In Robert Frost’s Visionary Gift: Mining and Minding the Wonder of Unexpected Supply, William F. Zak provides groundbreaking analysis of well over one hundred of Frost’s lyrics, considering each poem as an interrelated portion of the poet’s overarching “constellation of intention.” Beyond biography, this book offers extended, close readings of Frost’s oeuvre, building its case incrementally from deftly examined particulars.
Zak discusses how the pastoral mode Frost adopts is no depleted, homespun idiom retreating from modernism’s complexities, but a self-conscious determination to assume the prophetic mantle from his predecessors (Shakespeare, Milton, Wordsworth, Emerson, and Thoreau). Frost’s version of pastoral represents no escape from life’s stresses, but the most constructive and life-sustaining means to address life’s struggles “head on”—in both sense of that last phrase’”.
This book makes a case for Frost as America’s preeminent philosophical poet. The unfortunate effect of Frost’s early detractors’ claim that he was merely an ironic and equivocal anecdotalist has for too long relegated his work to the second tier of the modernist poetic pantheon. This study, by contrast, supports Robert Graves’ claim for Frost as the “first American poet who could be honestly reckoned a master poet by world standards.”
William F. Zak is retired professor of English at Salisbury University.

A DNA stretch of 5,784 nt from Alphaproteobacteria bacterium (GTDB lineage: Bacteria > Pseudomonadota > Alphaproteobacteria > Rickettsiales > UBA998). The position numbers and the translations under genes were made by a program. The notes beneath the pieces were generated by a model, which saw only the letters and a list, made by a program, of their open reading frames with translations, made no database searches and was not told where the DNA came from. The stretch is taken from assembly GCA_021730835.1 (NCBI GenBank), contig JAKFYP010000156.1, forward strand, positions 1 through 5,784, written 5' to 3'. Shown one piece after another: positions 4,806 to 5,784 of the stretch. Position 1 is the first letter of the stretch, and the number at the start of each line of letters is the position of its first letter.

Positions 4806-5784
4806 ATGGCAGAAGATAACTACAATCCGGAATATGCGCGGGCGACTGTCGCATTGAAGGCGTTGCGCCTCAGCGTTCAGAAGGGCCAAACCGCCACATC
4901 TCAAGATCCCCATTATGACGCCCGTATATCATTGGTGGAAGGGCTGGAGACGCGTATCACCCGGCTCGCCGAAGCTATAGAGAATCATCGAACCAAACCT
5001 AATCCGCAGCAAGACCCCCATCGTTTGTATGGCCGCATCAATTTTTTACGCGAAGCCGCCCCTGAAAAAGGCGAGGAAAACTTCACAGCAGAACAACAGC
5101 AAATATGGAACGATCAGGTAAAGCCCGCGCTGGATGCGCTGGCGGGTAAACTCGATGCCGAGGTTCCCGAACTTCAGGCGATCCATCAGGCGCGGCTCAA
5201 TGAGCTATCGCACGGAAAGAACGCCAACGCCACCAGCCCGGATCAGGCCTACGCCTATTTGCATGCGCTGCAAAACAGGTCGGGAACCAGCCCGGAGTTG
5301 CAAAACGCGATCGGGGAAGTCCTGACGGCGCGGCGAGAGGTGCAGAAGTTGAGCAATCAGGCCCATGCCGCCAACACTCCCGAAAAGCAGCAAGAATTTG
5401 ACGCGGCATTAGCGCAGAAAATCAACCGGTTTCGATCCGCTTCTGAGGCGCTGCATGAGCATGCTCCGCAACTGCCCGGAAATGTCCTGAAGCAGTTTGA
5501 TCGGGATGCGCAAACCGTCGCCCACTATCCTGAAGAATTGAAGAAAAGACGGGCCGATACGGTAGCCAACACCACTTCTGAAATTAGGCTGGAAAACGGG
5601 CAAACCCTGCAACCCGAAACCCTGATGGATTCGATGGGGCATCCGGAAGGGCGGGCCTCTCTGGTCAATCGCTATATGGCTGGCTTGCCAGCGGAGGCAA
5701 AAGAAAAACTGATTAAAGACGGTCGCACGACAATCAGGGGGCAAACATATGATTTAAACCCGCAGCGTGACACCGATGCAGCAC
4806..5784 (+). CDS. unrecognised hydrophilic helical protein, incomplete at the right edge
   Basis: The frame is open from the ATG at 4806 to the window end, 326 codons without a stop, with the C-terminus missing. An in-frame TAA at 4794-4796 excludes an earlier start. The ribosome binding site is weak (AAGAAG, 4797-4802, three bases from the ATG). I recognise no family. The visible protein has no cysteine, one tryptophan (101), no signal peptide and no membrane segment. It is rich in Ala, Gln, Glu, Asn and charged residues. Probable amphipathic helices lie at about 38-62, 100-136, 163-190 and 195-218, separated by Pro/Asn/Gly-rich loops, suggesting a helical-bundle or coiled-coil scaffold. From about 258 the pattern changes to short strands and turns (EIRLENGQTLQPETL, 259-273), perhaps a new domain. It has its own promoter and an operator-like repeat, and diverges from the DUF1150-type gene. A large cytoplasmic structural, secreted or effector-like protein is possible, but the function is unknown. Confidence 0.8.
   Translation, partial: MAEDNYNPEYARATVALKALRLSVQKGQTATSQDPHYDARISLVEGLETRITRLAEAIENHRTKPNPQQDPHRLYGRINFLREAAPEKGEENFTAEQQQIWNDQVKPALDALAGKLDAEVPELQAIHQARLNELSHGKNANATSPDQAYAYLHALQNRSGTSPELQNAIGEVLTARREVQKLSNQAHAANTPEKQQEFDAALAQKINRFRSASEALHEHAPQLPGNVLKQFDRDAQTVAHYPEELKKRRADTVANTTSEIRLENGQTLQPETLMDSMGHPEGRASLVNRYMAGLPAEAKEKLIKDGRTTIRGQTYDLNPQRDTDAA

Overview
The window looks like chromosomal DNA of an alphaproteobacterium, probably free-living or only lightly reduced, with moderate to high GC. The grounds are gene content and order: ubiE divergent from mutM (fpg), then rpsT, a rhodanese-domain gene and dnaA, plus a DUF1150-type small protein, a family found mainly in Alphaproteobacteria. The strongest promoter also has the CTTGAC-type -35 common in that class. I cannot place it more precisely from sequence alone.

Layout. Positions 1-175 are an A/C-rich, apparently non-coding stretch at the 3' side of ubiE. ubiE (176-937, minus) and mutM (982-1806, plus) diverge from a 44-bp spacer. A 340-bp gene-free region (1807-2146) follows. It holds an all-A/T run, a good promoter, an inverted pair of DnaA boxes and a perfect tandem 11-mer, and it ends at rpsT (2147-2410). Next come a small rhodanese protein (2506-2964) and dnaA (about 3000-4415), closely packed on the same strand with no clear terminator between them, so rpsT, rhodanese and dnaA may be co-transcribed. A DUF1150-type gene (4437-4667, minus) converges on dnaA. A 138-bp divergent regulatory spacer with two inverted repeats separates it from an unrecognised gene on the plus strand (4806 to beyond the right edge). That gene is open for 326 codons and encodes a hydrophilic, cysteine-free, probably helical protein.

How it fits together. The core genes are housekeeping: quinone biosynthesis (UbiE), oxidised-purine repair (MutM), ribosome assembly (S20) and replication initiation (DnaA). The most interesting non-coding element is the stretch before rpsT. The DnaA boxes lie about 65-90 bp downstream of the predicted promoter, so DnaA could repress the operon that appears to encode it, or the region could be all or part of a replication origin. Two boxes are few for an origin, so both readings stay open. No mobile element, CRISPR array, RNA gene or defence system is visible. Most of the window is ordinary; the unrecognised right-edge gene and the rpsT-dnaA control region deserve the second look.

List of Abbreviations
Chapter One: The Certain Height of Frost’s Visionary Elevations
Chapter Two: The Poet on the Reach of Intellection: Toughminded Tenderheartedness
Chapter Three: The Limits of Intellection, Part Two: Techne, Methe, and Theoria vs. Sophia’s Sacred Dance of Contraries
Chapter Four: Without Prejudice to Industry: the Fatuity of Life at Hard Labor
Chapter Five: The Poet, His Public, and the Call to Responsiveness
Chapter Six: The Occluded Dynamics of Dissociation in North of Boston
Chapter Seven: Mankind’s Dual Destiny: Subject in and Subject to Nature
Chapter Eight: The Bound-less Need of Being: Versed in Country Things
In Robert Frost’s Visionary Gift: The Wonder of Unexpected Supply, William F. Zak, a notable Shakespeare scholar in his own right, locates the source of Frost’s poetic gifts in a habit of mind akin to John Keats’ idea of “Negative Capability." In this refreshingly unsystematic book, Zak celebrates Robert Frost as a “figure of the will braving alien entanglements” and skillfully demonstrates that for Frost, a state of uncertainty, rather than serving as a cause of modern spiritual malaise, instead provides the poet with endless opportunities to contemplate the deepest mysteries of life without ever resorting to the easy consolations of organized religion or ossifying philosophies. Zak argues that Frost is a poet who fashioned his career out of “a modestly mindful state of being in being, ever wondering about wonder itself.” In doing so, Zak also reminds us that Frost’s poetic technique provides all of us with an exemplary method for how we too might brave our own alien entanglements, and for this lesson, I am very grateful.